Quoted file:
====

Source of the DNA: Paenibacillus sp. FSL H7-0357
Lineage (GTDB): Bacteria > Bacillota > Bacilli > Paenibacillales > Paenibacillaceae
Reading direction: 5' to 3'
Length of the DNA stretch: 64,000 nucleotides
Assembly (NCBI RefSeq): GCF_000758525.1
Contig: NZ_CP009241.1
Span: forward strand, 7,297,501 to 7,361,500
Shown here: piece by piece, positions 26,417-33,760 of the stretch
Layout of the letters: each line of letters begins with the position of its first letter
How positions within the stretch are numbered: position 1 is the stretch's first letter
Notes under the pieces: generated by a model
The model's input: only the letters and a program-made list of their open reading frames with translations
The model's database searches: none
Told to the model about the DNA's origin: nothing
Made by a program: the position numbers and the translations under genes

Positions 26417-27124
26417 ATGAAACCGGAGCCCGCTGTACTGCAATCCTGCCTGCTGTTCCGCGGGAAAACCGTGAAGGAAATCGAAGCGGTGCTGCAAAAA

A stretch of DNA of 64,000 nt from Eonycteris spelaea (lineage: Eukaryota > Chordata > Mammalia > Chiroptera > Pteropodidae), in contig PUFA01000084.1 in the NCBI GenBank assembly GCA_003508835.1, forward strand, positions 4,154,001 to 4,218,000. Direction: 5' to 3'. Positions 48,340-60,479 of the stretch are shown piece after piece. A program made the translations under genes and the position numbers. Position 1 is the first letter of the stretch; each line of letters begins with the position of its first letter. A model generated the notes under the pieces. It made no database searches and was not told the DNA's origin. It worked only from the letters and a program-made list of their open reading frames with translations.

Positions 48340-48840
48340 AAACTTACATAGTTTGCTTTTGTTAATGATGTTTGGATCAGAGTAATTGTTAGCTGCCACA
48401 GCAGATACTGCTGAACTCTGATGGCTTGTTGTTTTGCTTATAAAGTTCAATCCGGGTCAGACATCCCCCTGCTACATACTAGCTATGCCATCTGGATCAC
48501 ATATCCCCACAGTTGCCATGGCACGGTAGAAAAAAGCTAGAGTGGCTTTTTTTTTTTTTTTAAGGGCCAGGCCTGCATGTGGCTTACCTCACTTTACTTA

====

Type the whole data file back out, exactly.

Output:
Source of the DNA: Paenibacillus sp. FSL H7-0357
Lineage (GTDB): Bacteria > Bacillota > Bacilli > Paenibacillales > Paenibacillaceae
Reading direction: 5' to 3'
Length of the DNA stretch: 64,000 nucleotides
Assembly (NCBI RefSeq): GCF_000758525.1
Contig: NZ_CP009241.1
Span: forward strand, 7,297,501 to 7,361,500
Shown here: piece by piece, positions 26,417-33,760 of the stretch
Layout of the letters: each line of letters begins with the position of its first letter
How positions within the stretch are numbered: position 1 is the stretch's first letter
Notes under the pieces: generated by a model
The model's input: only the letters and a program-made list of their open reading frames with translations
The model's database searches: none
Told to the model about the DNA's origin: nothing
Made by a program: the position numbers and the translations under genes

Positions 26417-27124
26417 ATGAAACCGGAGCCCGCTGTACTGCAATCCTGCCTGCTGTTCCGCGGGAAAACCGTGAAGGAAATCGAAGCGGTGCTGCAAAAA

A stretch of DNA of 64,000 nt from Eonycteris spelaea (lineage: Eukaryota > Chordata > Mammalia > Chiroptera > Pteropodidae), in contig PUFA01000084.1 in the NCBI GenBank assembly GCA_003508835.1, forward strand, positions 4,154,001 to 4,218,000. Direction: 5' to 3'. Positions 48,340-60,479 of the stretch are shown piece after piece. A program made the translations under genes and the position numbers. Position 1 is the first letter of the stretch; each line of letters begins with the position of its first letter. A model generated the notes under the pieces. It made no database searches and was not told the DNA's origin. It worked only from the letters and a program-made list of their open reading frames with translations.

Positions 48340-48840
48340 AAACTTACATAGTTTGCTTTTGTTAATGATGTTTGGATCAGAGTAATTGTTAGCTGCCACA
48401 GCAGATACTGCTGAACTCTGATGGCTTGTTGTTTTGCTTATAAAGTTCAATCCGGGTCAGACATCCCCCTGCTACATACTAGCTATGCCATCTGGATCAC
48501 ATATCCCCACAGTTGCCATGGCACGGTAGAAAAAAGCTAGAGTGGCTTTTTTTTTTTTTTTAAGGGCCAGGCCTGCATGTGGCTTACCTCACTTTACTTA